Estonia: Innovating rapidly to fight the pandemic and improve citizens’ lives
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Estonia: Innovating rapidly to fight the pandemic and improve citizens’ lives

Sam Forsdick — September 2020

As CIO of Estonia, Siim Sikkut helps set the strategy for digital policy-making and maximizing the value of technologies within government. He explains how tech has supported the national effort during the Covid-19 pandemic, how it is looking to advance its status as a leading e-state, and the way AI could transform the delivery of government services.

When emergency measures were introduced in mid-March to help prevent the spread of Covid-19 in the small Baltic state of Estonia, its impressive digital infrastructure and status as one of the world’s leading e-states helped to give it a huge initial advantage.

Siim Sikkut, the Estonian government’s CIO and co-founder of its e-Residency program, explains: “We moved to remote working and remote schooling almost overnight. We had to scale the operations but, fundamentally, services and the habit of using them digitally was already there, and so the shift to coping with Covid-19 was much easier.”

Estonia’s capital city Tallinn — the tech hub that has given birth to start-ups such as Skype, TransferWise and Taxify — is regularly referenced as one of the best cities for working remotely, which made the transition to working from home much easier for its residents. Similarly, the ability to order a prescription online or arrange a video consultation with a doctor meant that Estonia didn’t face some of the challenges that less digitally advanced nations had to tackle.

“Because we had the fundamentals down, we were also able to very rapidly mobilize in terms of building the quick fixes to more Covid-specific issues,” Sikkut says. The initial response was to host a three-day hackathon, on the weekend after emergency measures were introduced. It aimed to find digital solutions to some of the challenges the government now faced.

Some of the projects launched following the hackathon included a chatbot to help prevent the overloading of emergency lines, an online self-assessment questionnaire for people who were suffering from Covid-19 symptoms, and mobile data-tracking to help curb the spread of the coronavirus.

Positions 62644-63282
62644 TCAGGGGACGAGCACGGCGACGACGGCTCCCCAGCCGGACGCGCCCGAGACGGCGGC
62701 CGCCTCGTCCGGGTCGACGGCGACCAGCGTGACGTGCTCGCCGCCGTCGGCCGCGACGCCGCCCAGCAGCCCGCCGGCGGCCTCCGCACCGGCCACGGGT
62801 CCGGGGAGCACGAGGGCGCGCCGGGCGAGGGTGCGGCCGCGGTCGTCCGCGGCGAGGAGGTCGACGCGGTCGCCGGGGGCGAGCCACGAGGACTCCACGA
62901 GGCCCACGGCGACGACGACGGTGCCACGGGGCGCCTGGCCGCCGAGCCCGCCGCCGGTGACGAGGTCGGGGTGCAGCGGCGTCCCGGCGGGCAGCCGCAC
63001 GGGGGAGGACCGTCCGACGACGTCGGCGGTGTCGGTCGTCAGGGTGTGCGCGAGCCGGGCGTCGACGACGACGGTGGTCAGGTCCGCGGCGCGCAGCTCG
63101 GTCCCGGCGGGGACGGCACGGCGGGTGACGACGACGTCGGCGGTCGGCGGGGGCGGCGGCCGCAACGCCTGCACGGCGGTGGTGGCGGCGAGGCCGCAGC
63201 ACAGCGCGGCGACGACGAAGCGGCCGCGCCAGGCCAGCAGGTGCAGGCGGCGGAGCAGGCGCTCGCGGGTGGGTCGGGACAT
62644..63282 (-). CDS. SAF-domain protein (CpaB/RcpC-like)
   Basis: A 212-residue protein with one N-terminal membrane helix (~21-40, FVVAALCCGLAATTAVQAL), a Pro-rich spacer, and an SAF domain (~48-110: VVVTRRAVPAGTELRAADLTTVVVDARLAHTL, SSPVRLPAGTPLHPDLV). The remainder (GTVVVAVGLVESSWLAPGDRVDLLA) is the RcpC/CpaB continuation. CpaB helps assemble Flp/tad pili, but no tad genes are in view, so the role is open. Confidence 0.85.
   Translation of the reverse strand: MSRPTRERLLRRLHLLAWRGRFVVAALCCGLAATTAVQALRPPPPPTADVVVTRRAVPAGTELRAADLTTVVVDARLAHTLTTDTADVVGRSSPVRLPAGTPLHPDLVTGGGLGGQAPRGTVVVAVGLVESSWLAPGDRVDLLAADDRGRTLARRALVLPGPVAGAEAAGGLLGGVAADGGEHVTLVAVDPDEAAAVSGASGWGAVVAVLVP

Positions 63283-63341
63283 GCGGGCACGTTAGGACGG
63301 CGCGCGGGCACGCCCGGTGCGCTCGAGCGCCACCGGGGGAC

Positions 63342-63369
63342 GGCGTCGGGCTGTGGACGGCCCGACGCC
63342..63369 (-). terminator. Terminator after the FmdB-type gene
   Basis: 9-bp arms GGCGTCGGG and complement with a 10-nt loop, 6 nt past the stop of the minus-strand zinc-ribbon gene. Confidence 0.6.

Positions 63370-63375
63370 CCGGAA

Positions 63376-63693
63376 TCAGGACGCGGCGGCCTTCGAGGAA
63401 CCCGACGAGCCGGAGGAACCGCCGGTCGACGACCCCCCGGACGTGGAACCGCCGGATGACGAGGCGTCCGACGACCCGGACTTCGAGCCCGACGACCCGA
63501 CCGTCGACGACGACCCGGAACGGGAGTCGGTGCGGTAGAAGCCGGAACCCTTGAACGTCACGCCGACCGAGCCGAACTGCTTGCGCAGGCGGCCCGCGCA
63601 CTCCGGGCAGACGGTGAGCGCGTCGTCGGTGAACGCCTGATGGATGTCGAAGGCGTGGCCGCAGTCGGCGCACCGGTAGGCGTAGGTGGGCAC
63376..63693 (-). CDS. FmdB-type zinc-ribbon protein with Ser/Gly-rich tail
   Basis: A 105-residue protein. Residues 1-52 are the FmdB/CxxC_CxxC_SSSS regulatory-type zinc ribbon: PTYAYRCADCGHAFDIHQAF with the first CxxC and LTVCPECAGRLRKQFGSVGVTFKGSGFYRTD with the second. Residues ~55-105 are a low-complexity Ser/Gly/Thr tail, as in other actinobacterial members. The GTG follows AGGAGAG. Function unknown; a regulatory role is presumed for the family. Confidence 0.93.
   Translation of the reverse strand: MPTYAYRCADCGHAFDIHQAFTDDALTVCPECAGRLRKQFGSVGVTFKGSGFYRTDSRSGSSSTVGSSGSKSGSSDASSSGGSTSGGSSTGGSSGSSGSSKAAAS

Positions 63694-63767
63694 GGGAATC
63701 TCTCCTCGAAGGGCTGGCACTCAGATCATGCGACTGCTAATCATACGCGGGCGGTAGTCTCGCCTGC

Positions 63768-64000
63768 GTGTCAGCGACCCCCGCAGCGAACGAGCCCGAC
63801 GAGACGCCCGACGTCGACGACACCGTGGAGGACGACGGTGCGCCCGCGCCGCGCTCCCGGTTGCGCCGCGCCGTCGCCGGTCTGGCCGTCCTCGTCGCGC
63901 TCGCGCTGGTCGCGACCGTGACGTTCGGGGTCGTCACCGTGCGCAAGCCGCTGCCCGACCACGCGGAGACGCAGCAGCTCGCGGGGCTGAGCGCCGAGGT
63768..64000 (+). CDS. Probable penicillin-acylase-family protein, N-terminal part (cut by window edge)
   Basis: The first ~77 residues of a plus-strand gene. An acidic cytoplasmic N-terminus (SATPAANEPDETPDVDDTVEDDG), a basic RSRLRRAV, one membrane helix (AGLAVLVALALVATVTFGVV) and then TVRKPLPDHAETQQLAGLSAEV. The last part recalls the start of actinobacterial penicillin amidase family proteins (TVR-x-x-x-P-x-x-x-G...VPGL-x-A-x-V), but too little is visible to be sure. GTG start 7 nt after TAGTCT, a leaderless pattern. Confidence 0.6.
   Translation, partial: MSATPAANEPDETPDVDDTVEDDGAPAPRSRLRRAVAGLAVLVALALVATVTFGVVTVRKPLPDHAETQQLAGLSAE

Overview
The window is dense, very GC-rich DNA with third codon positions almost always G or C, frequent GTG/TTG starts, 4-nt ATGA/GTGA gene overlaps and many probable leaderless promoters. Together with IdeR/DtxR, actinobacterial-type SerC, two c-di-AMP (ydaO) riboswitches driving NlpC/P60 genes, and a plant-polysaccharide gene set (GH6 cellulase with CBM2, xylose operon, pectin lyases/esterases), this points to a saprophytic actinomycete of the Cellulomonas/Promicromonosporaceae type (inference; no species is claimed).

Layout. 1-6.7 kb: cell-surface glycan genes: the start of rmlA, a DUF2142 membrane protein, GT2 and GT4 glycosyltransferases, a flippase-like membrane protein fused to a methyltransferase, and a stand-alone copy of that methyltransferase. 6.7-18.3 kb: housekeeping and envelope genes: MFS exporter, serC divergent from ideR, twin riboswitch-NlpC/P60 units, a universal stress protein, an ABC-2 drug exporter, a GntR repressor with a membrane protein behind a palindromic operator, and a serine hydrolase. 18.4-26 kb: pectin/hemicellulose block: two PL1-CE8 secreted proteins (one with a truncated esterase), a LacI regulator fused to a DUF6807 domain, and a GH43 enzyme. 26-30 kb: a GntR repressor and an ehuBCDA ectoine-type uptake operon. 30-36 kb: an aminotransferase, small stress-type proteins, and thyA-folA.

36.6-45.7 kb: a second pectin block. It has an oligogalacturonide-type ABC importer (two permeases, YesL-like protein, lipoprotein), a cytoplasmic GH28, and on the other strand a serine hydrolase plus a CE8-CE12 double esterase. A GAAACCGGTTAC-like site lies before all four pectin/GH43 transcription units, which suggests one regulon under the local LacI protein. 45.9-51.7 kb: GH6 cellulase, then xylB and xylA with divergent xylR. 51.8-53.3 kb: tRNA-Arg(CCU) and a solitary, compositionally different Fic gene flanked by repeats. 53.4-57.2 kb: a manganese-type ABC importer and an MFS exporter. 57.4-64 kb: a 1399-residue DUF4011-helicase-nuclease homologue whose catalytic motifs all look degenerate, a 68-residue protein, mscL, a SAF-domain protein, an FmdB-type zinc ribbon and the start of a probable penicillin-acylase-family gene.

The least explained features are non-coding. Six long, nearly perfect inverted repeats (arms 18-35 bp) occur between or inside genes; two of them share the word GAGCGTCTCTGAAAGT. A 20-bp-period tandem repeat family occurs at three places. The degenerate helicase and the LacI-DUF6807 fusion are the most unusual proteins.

Participants from all over the world took part in Estonia’s virtual hackathon

Because many of the tech solutions were simple, it meant they were easy to implement quickly. The hackathon garnered a lot of global attention too and a subsequent event, held the following month and backed by the Estonia e-Residency scheme, attracted 15,000 participants from 98 different countries.

Building on decades of digital innovation

It is, perhaps, unsurprising that the state was able to leverage technology so rapidly to help support its fight against the virus. After all, Estonia has earned plaudits for many years for its innovative use of digital technologies across its government departments, and was recently ranked third in the United Nations annual E-Government survey, behind only Denmark and South Korea.

A combination of historical circumstance and a willingness from its political leaders to experiment with new technologies helped Estonia establish itself as one of the leading digital-first nations. The government-backed Tiigrihüpe, or Tiger Leap program — introduced in 1996 — aimed to accelerate the development of the country’s computer network infrastructure, with a particular focus on education. It brought computers and an internet connection to every school and formalized IT lessons in the national curriculum.

The Estonian government then set out on a radical path towards digitalization in 2001. A national digital identity scheme and capacity for data-sharing across government departments were the core elements which would come to underpin this new method of e-governance. In practical terms, it means that Estonian residents can now access almost any government service online, from voting to filing a tax return.

Sikkut describes himself as the next generation of digital leader at the helm of what is now a 20-year project. “When the government started going digital in earnest some visionary techies proposed a few fundamental pillars,” Sikkut says. “The national digital identity and the idea of having a nationwide platform for data sharing became our e-Residency and X-Road schemes. Our job is to keep iterating and building on these pillars.”

Building a truly digital society

Now, as Estonia looks to the future, it is hoping to reinforce its reputation as a destination for technology companies and talent. Sikkut claims that “prior to the corona-crisis we were getting literally five or more delegations a day coming through Estonia trying to learn from our policy lessons, speaking to technology companies here, and buying their solutions.”

A new Digital Nomad Visa, which builds on the country’s e-Residency program, is one of the ways the country is looking to promote its digital society and attract innovative people to work there. The visa will enable them to work in Estonia for a year without having to apply for a residency permit, as either a freelance or for their current employer. The only conditions are having a monthly income of over €3,504 ($4,119) and paying a small visa fee.

Estonia’s e-Residency card allows non-Estonians to access certain digital services and has been used by over 70,000 digital entrepreneurs since launching in 2014

Sikkut explains: “We are trying to give individuals and companies reasons to come and build up the next generation of digital technologies here. We’re happy to be a test bed and work with these talents because that helps us improve too. That's how we hope to get beyond our size cap.”